Organizing Your Way to a Simple Christmas: Charity

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source: Infinite Jeff

source: Infinite Jeff

Today is day eleven in our two-week Christmas series: Organizing Your Way to a Simple Christmas.

One of the best ways to keep from getting caught up in the commercialization of Christmas is to give to others in need. It’s easy to start out with the best of intentions to keep your focus on the “reason for the season” and not get caught up in the hubbub of the holidays. But it’s just as easy to get to the end of the season and look back only to realize you’ve let those intentions slip through your fingers without following through.

How can you keep that from happening? Yep, you guessed it. By creating a plan ahead of time so that you have a time and money set aside to invest in the charities and causes that are important to your family.

Really, the opportunities are endless, from volunteering in a local soup kitchen to participating in a worldwide campaign such as Operation Christmas Child. Whether you have a lot or just a little to give, charity and volunteering are a great way to focus on what really matters.

Getting Children Involved

While it’d be easy enough to just write a check to any number of organizations, it’s important to my husband and I that we also teach our children about charity. We’ve never tried to shield them from the facts of poverty and disease. Of course, we don’t share all of the details with them, but we want them to know how blessed we are and to have a heart for people who are less fortunate than us. We don’t want charity to just be something that mom and dad do, and so we encourage them to choose toys to donate, to spend time helping us with family service project-type activities and to even donate money from their allowance to help other people.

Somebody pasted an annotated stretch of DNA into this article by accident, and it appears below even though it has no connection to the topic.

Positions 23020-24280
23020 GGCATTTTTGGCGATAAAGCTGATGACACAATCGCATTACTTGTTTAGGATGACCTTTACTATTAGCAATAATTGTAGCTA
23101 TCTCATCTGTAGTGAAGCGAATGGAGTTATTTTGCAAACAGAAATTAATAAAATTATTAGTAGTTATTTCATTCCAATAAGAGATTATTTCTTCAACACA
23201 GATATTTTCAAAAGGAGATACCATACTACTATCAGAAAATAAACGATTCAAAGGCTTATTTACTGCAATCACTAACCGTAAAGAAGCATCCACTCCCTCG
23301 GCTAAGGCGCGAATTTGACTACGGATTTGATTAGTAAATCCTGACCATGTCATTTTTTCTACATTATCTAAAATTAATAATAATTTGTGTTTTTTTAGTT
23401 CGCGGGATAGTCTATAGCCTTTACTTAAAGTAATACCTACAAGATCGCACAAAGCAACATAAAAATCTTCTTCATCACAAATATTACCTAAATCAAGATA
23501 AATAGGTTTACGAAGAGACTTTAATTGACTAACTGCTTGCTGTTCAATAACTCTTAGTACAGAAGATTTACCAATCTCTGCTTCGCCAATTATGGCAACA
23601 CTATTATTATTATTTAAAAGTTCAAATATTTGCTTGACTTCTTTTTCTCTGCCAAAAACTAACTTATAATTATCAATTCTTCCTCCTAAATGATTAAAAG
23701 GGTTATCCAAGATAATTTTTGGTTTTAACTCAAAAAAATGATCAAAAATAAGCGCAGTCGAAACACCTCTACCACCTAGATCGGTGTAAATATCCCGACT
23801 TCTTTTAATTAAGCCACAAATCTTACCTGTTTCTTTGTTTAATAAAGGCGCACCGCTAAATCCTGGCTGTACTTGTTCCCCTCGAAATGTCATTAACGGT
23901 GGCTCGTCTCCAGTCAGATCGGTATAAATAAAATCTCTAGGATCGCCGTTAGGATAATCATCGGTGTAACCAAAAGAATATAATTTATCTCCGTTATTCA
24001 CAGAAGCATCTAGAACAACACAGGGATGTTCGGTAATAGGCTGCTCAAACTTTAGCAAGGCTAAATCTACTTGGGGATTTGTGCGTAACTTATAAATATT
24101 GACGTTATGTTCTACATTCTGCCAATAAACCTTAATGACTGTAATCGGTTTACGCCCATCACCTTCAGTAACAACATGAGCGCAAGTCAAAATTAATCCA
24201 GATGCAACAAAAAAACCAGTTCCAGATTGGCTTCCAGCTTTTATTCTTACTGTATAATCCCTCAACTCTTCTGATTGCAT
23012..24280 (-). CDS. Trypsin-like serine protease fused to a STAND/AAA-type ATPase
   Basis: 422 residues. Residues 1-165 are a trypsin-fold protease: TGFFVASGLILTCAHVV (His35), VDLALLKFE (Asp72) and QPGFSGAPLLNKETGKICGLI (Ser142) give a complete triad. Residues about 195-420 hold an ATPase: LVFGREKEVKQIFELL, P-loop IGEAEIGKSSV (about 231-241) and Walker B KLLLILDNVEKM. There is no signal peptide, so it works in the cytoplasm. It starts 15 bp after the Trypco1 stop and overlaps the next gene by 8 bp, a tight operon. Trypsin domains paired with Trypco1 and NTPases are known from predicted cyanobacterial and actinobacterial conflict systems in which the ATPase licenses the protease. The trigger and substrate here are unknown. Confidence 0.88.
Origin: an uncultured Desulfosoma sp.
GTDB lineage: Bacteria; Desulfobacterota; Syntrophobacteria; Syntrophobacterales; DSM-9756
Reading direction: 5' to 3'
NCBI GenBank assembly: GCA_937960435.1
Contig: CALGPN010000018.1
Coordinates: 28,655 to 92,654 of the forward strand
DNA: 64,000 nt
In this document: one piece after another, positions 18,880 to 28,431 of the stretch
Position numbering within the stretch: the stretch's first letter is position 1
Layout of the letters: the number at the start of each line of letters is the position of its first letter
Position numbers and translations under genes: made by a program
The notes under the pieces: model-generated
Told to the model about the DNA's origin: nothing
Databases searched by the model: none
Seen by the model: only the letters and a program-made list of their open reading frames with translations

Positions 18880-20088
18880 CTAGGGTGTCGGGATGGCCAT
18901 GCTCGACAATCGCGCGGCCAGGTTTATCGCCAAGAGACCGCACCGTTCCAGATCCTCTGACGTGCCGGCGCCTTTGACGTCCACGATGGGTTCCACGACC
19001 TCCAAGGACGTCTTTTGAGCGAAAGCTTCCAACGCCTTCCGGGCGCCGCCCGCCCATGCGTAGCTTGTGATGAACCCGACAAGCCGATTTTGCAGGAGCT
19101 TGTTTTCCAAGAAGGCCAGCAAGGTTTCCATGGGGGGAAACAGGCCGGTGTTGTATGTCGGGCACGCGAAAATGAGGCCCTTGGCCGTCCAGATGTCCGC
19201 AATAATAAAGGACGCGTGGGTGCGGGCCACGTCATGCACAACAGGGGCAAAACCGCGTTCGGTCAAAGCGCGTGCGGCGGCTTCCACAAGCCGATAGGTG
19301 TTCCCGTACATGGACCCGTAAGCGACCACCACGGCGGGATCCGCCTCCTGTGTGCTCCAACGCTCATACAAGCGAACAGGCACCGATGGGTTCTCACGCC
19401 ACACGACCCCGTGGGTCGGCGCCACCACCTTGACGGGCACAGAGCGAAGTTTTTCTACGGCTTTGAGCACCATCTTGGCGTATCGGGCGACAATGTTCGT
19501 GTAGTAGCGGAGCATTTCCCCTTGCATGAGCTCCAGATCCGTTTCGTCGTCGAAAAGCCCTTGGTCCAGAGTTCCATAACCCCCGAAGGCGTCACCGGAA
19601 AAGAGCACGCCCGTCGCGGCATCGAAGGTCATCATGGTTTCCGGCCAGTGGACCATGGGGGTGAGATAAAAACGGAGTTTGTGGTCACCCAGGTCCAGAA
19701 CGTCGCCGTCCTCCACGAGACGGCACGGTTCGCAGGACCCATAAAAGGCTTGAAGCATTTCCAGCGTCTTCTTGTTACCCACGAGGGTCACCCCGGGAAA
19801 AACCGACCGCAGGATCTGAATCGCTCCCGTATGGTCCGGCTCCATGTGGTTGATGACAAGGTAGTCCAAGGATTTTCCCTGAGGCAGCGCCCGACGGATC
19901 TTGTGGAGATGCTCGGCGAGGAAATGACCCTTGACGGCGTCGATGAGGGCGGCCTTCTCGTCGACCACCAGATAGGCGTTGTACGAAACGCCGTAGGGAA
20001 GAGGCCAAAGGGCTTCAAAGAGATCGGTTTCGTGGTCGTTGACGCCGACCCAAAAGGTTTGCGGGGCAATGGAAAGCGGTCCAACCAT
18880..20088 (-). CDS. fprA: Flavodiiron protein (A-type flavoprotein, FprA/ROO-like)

Here are some more tips for getting children involved:

:: Choose projects that help them connect with a person or family and see the impact of their donation. Whether it’s filling a bag with food for a holiday meal, Christmas shopping for a family in need or filling boxes for Operation Christmas Child, putting together a donation of items is much more tangible for a child than just watching you write a check.

:: Look for opportunities that involve the giving of time and money. Both are important, and there are times in all of our lives when we have more of one or the other to give. But it’s also important to show children the rewards that come from both so that they don’t get stuck in the rut of just donating money without having to give any of their time or volunteering without having to give something more tangible.